Having Processing send serially to Arduino

I'm very noob at all this so please don't assume any prior knowledge :)

I have a small program for the Arduino which has the Piezo element (poorly) replicate a bird tweet.

I've also been experimenting with TwitterJ which is a Java library that can used to access the Twitter API.

If I send or receive a tweet I would like to have the Arduino play the tweet sound.

I'm sure I can find a way to use the TwitterJ library to tell me whether I've received a new tweet. Then once I've received a new tweet presumably I can use the Serial class in processing to send a "1" to the Arduino.

Then in my Arduino code I'll have something like:

boolean tweet;

....

if(tweet==1) { //play tweet }

I'm looking for any pointers at all, but my first question would be if I send this "1" value to the Arduino, how do I plug that value into the tweet variable?

Thanks in advance!

If Processing writes data to the serial port, the Arduino can read it, using Serial.available() to determine how many bytes, if any, are available to read, and Serial.read() to read the bytes, one at a time.

The value read from the serial port is a byte, not a boolean. Boolean variables are for true or false, not 0 or 1. While internally the boolean value is a 0 or a 1, boolean variables are usually used like this:

boolean needToTweet;

void loop()
{
  needToTweet = false;
  if(Serial.available() > 0)
  {
     byte serVal = Serial.read();
     if(serVal == '1')
        needToTweet = true;
  }

  if(needToTweet)
  {
     // Make some awful noise
  }
}

Hi Paul

I've been trying something very much along those lines.

This is the Arduino sketch (if thats the right term) that I upload to my board:

int incomingByte = 0;
int ledPin = 12;

void setup()
{
  Serial.begin(9600);
  pinMode(ledPin, OUTPUT);
}

void loop()
{
  
  if(Serial.available() > 0) {
  
    
      digitalWrite(ledPin, HIGH);
    
      
  }
}

And here's the Processing sketch, that I run once the Arduino sketch has been uploaded:

import processing.serial.*;

Serial myPort;

void setup() {
  
  myPort = new Serial(this, "COM3", 9600);
  myPort.write(1);
   
}

void draw() {
}

As you can see I'm just experimenting with the LED. In theory, when I run the processing sketch the LED should light up and stay lit... it doesn't so far.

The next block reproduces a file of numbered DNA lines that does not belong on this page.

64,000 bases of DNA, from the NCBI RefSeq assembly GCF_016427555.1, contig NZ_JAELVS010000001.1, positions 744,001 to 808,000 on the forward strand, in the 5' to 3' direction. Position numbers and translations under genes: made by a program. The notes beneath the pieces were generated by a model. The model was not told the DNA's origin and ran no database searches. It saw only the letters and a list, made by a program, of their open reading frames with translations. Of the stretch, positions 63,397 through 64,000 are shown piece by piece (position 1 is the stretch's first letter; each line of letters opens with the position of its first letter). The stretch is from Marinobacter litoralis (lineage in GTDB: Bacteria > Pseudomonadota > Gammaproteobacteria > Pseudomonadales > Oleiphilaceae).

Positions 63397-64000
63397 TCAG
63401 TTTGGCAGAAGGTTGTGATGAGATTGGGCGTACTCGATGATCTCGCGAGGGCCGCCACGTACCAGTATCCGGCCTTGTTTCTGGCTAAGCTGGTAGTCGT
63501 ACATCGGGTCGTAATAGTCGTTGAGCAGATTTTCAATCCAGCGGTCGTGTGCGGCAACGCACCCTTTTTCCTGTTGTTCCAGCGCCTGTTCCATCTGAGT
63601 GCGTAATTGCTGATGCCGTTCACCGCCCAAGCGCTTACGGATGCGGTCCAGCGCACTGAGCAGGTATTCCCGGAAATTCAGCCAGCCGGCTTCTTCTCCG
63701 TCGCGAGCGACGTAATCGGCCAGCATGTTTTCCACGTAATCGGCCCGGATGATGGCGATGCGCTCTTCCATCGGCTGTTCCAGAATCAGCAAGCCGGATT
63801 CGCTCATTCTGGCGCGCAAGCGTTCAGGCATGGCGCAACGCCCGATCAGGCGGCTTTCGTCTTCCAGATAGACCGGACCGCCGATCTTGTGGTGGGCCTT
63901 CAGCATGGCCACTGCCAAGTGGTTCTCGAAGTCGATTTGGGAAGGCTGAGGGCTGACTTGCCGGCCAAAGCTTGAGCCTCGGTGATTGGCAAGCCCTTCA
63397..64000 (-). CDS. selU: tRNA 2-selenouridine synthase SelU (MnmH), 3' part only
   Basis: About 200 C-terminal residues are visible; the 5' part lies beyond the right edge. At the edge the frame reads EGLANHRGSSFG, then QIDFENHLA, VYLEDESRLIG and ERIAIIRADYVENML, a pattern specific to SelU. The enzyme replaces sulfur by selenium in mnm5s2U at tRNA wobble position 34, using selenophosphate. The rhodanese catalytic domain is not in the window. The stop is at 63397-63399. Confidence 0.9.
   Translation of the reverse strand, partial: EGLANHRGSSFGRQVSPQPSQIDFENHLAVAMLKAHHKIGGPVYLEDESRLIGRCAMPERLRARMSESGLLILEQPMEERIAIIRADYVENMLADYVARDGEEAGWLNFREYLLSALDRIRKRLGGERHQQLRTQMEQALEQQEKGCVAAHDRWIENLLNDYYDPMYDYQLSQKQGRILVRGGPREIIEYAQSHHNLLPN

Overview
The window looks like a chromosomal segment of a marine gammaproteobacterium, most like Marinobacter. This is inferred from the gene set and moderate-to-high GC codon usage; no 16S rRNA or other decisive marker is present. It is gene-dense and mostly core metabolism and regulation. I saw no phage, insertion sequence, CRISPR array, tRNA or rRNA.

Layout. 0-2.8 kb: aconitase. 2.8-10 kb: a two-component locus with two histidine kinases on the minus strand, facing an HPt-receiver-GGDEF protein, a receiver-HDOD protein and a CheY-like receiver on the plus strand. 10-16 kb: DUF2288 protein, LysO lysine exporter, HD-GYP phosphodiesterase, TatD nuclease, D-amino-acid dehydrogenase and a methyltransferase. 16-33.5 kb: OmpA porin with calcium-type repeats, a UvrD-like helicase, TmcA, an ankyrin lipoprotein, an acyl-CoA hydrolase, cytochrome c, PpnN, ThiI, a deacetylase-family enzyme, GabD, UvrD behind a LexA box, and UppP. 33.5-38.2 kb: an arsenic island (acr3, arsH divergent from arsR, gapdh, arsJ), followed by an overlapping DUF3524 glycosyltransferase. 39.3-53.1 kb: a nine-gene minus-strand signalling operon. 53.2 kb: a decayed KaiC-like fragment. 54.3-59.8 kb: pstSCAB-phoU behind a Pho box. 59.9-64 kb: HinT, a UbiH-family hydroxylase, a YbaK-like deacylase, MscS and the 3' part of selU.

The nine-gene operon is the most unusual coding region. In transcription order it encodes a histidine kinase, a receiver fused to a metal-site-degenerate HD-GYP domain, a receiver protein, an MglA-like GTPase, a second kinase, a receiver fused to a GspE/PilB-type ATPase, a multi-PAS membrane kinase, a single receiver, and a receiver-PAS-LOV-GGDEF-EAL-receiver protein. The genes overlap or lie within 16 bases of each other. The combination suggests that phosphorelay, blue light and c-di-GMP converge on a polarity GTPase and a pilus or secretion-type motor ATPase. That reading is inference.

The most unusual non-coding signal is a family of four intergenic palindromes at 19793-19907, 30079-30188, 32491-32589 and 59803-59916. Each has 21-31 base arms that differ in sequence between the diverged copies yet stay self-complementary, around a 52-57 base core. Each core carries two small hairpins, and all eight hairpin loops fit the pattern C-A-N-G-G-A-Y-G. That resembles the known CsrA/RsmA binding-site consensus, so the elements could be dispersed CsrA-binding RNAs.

When you create a open the serial port in Processing (or any other way), the Arduino resets.

There is a delay while the serial port software is initialized on the Arduino.

Meanwhile, the Processing application has sent data to the serial port before the connection has been accepted by the Arduino, resulting in a loss of that data.

Since no other data gets sent by Processing, the Arduino never receives any serial data.

Try adding a delay in the Processing sketch, between the new Serial statement and the write to the port, to wait for the Arduino to get ready.

Apparently the issue was that Serial.write() should have gone inside the draw method.

Apparently the issue was that Serial.write() should have gone inside the draw method.

That's certainly an option. In most cases, it's really the preferred way, since draw() is called in an endless loop, like loop() on the Arduino.

Without some way of making the sending of data to the Arduino conditional, though, you'll overwhelm the ability of the Arduino to handle serial data (especially as you don't actually read the data).

You can expand on what you have now by drawing on and off "buttons" in Processing, and sending 0 or 1 whenever a "button" is pressed. Be sure to actually read the data in the Arduino sketch, and turn the LED off in response to a 0.

Note also that the data is sent as characters to the Arduino, and that '0' and 0 are not the same. Nor are '1' and 1. But, also note that '0' - '0' is 0 and '1' - '0' is 1.

Cheers Paul

I've got to the stage where whenever a tweet is sent with "#whirligig" in it, the Arduino will light up the LED. Basically I check whether there are more tweets related to the tag compared to when the draw() method was last called. Then send a serial message to he Arduino for each tweet.

As I mentioned above, I have another sketch which simulates a tweeting bird. This is in a different sketch. Is there anyway to "call" that sketch and not throw all the code in the existing sketch (which would really confuse things).

Thanks.

You can't have two sketches loaded at once, which is what would be required if one sketch were to call another.

You can create a library, though, and call functions in the library. Then, include the library in both sketches.

Fab. Cheers.

OK, I've moved onto a new project. This time using OpenCV to detect a blob. I want to pass the x-value of the blob serially to the arduino and use that value as the position of the servo. Then put a puppet on the servo or something.

Am just experimenting at the moment.

How many bytes are sent whenever I write serially in Processing? Can I just pass that number directly to the servo? It would be good to check whether or not the numbers are coming through. But if I try to print to the Serial Monitor, I can't open the connection because Processing is already using the port. Is there a way to write to the console in Arduino?

Thanks. M

How many bytes are sent whenever I write serially in Processing?

Depends on what you write... If you are trying to write a byte in Processing, and read that as a byte on the Arduino, you can do that. You just need to make sure that you are indeed writing a byte in Processing as a byte rather than a string.

Is there a way to write to the console in Arduino?

Sure is. First, you attach a console to the Arduino...

That's why many of us have obtained serial LCDs.